And none of the hundreds watching from the stands with their eyes glued to binoculars, or the other thousands who watched on television monitors knew what was in store when the judge flagged off the nine top class horses from starting gates positioned at the seven-furlong marker.
Both the top market fancies — 6-to-4 favourite Storm Tracker as well as the next-in-demand Rajasthan Royals (6-to-1) — quickly got busy stalking jockey DK Ashish astride the bottom-weighted Yuville who chose to set the pace.
Rounding the final turn, Bangalore lad Vaibhav got Rajasthan Royals alongside Storm Tracker, and a stirring duel ensued for the last three furlongs with both horses matching each other stride-for-stride all the way up to the final furlong post, where Imran Chisty on the Pesi Shroff-trained favourite looked like wresting the advantage by putting his neck ahead.
But Vaibhav then urged Rajasthan Royals vigourously, and the Adhirajsingh Jodha ward responded magnificently to renew the fight in sniffing distance of the winning post, both finally racing past the winning post “locked” together.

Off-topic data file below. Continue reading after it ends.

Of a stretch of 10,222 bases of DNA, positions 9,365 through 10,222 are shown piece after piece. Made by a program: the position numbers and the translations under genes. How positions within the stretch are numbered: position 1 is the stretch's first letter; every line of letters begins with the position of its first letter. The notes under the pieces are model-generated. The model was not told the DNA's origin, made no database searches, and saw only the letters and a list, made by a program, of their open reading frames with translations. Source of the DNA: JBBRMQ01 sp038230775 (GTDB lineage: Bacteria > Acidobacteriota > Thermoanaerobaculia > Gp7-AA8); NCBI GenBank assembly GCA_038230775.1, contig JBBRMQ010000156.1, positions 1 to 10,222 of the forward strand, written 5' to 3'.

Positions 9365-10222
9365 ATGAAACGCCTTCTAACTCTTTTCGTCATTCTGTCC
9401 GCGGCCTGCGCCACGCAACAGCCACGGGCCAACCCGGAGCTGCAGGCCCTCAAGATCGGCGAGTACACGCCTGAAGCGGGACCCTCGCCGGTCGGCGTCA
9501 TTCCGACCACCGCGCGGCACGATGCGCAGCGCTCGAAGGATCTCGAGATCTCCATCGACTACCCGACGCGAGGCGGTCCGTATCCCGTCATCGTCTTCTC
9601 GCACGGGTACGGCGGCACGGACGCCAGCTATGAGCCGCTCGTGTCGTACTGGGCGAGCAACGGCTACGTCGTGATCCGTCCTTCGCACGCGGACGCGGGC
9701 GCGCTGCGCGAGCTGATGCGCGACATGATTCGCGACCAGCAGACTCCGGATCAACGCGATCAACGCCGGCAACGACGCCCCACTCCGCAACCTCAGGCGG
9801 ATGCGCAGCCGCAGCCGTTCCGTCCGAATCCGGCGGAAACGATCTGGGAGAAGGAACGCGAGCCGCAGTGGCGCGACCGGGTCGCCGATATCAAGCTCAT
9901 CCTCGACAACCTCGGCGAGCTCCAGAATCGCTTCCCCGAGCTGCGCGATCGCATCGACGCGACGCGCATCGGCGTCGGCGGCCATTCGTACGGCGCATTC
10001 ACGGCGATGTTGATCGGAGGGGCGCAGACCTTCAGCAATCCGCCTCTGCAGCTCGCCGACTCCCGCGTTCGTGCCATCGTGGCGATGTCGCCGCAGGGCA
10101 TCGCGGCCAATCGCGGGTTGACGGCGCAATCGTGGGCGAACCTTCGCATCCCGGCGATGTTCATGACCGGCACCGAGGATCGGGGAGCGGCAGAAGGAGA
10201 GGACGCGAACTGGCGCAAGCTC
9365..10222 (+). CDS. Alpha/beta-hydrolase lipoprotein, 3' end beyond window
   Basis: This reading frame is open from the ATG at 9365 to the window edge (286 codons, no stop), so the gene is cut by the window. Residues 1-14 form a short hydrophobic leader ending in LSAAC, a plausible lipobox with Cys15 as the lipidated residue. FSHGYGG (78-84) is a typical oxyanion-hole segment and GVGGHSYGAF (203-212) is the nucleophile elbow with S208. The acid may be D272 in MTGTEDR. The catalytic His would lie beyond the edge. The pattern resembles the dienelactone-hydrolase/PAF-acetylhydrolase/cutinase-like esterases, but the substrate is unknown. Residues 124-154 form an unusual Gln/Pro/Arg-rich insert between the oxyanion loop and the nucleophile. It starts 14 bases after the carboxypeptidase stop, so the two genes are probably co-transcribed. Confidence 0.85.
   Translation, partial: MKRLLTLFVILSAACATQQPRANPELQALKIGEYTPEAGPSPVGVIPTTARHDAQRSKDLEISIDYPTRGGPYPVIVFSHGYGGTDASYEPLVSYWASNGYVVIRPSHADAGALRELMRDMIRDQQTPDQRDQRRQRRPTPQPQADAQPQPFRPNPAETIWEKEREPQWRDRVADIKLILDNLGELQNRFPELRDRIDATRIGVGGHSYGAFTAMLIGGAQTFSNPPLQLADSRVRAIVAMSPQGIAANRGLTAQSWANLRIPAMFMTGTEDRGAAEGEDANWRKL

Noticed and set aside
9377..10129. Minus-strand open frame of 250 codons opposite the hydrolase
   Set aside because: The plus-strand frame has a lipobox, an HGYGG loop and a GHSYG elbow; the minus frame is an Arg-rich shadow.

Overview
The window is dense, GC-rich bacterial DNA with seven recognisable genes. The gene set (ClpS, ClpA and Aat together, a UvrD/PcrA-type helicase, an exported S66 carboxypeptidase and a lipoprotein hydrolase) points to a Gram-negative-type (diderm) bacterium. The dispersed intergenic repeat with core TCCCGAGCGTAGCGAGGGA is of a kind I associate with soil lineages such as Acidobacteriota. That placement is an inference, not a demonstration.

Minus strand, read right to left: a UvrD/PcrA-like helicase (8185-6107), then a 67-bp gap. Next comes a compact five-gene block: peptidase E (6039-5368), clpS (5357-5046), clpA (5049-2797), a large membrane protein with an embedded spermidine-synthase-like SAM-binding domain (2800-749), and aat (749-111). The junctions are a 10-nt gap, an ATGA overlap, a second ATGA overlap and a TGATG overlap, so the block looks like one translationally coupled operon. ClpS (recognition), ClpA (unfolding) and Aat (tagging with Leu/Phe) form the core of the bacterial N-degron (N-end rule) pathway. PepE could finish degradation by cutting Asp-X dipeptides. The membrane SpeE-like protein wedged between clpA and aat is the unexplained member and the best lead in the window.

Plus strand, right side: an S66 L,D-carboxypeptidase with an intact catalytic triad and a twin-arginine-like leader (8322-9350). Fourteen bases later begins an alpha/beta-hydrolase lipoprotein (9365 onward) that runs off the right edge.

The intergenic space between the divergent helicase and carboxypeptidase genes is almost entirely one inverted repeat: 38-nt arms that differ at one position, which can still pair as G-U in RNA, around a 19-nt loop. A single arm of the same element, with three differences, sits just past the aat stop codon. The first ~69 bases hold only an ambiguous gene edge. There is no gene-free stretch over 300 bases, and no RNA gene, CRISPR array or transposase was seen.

No one was sure who won, and even race caller Deepak Rajpal, who pronounced his verdict in Rajasthan Royals’ favour in the heat of the moment later told MiD DAY, “You know I rarely make a mistake, but this was such a wonderfully charged finish I must confess I was stumped!”
A dead heat can occur when two or more horses cross the finish line at exactly the same time. A dead heat is a tie between two or more horses in a race for a win.
Usually, the person officiating as judge can determine the order of placings even with a naked eye, but sometimes even a high tech photo finish camera, with a resolution of one-thousandth part of a second, is unable to separate the horses.
If there is a dead heat for a win, bets are paid on all winning horses and first and second prize money is divided between the two horses in a double dead heat.
Not only is the stake money shared, but even the trophy is shared by both the winning owners for six months each, until, at the end of the year, the one who wants to retain it pays half of the trophy value to the other.